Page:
Vascular dementia

Vascular dementia accounts for 17 – 30% of all cases of dementia, occurring when small blood clots prevent oxygen from reaching brain tissue.

Vascular dementia is the second most common type of dementia, accounting for approximately 17 – 30% of all cases.  It occurs when small blood clots prevent oxygen from reaching brain tissue, causing a stroke or mini-stroke, sometimes known as Transient Ischaemic Attack or TIA. Damage to the blood supply can also be caused by blocked arteries or bursting of blood vessels in the brain (haemorrhage). 

The mini strokes that cause vascular dementia are often so slight that they cause no immediate symptoms, or they may cause some temporary confusion. However, each stroke destroys a small area of cells in the brain by cutting off its blood supply and the cumulative effect of a number of mini strokes is often sufficient to cause vascular dementia.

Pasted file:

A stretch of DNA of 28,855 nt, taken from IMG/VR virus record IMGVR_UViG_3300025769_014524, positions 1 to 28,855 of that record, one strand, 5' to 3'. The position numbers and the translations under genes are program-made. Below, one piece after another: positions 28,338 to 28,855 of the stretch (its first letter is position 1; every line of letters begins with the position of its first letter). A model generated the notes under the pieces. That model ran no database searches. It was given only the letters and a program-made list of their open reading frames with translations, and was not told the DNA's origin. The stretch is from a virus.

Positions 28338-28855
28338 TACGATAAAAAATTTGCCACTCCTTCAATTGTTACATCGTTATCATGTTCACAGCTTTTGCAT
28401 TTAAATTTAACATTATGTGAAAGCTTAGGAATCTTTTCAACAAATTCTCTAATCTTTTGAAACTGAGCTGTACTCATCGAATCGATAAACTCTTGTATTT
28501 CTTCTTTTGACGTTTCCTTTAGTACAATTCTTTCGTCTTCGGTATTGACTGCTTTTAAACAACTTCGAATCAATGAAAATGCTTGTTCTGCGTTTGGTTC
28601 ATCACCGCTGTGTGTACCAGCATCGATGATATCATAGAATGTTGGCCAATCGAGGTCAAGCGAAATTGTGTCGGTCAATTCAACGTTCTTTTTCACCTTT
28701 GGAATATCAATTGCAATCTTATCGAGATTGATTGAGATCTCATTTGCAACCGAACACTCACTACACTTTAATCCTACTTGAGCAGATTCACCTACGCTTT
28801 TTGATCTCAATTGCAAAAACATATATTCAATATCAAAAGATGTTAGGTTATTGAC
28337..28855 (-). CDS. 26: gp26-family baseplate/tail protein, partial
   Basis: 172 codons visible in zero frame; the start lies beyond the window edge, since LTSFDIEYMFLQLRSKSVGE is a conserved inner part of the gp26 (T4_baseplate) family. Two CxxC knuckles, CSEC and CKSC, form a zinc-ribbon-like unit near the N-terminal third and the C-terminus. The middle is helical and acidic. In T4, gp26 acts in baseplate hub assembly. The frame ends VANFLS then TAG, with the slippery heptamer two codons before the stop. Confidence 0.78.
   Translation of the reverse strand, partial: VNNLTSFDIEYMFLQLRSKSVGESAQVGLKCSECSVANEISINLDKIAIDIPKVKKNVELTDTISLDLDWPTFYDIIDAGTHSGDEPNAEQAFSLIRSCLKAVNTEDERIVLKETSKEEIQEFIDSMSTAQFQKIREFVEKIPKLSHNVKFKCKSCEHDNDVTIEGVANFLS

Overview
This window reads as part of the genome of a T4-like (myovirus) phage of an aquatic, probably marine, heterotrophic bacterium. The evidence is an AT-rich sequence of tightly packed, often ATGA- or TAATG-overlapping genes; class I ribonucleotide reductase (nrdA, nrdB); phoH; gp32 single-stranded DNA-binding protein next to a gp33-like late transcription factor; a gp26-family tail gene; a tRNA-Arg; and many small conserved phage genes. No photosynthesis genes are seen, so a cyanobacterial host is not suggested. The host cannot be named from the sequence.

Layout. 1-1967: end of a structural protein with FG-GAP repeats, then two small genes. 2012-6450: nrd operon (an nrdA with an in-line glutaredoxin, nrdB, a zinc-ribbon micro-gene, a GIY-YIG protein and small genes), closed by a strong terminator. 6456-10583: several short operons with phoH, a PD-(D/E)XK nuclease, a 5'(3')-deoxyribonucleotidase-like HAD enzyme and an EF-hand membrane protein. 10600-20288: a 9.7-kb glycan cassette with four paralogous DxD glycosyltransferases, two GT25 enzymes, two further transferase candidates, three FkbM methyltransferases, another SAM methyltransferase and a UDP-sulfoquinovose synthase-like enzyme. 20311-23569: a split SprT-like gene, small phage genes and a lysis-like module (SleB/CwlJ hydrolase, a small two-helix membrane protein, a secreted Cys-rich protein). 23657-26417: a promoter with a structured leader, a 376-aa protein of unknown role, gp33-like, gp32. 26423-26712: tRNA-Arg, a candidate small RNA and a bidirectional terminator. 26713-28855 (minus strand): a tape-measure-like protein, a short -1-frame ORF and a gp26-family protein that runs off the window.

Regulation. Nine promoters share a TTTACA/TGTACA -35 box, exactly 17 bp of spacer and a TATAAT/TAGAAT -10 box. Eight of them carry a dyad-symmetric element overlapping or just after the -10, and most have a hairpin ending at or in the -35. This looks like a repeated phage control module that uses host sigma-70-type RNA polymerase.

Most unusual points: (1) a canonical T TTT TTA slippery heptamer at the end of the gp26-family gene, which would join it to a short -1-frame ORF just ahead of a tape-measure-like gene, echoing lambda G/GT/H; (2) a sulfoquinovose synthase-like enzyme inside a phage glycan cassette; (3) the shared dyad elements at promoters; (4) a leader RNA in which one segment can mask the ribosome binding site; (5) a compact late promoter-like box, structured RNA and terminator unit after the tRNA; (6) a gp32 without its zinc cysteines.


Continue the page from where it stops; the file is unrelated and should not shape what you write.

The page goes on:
Symptoms

  • Cognitive decline is likely to have a sudden onset and symptoms tend to progress in a series of steps following each attack, suggesting that small strokes have been occurring, followed by a plateau of their condition
  • Symptoms depend on which area of the brain has been affected.  Language, reading, writing and communication can be affected.  Consequently, some cognitive abilities may be relatively unaffected
  • May include severe depression, mood swings and periods of confusion

Managing vascular dementia

Maintaining a healthy lifestyle, having regular health checks, and giving appropriate interventions, which may include medication, to control underlying conditions such as heart disease, diabetes, or vascular problems may prevent dementia from getting worse.  Careful advice around diet, activity levels, stopping smoking and appropriate levels of alcohol consumption should be provided.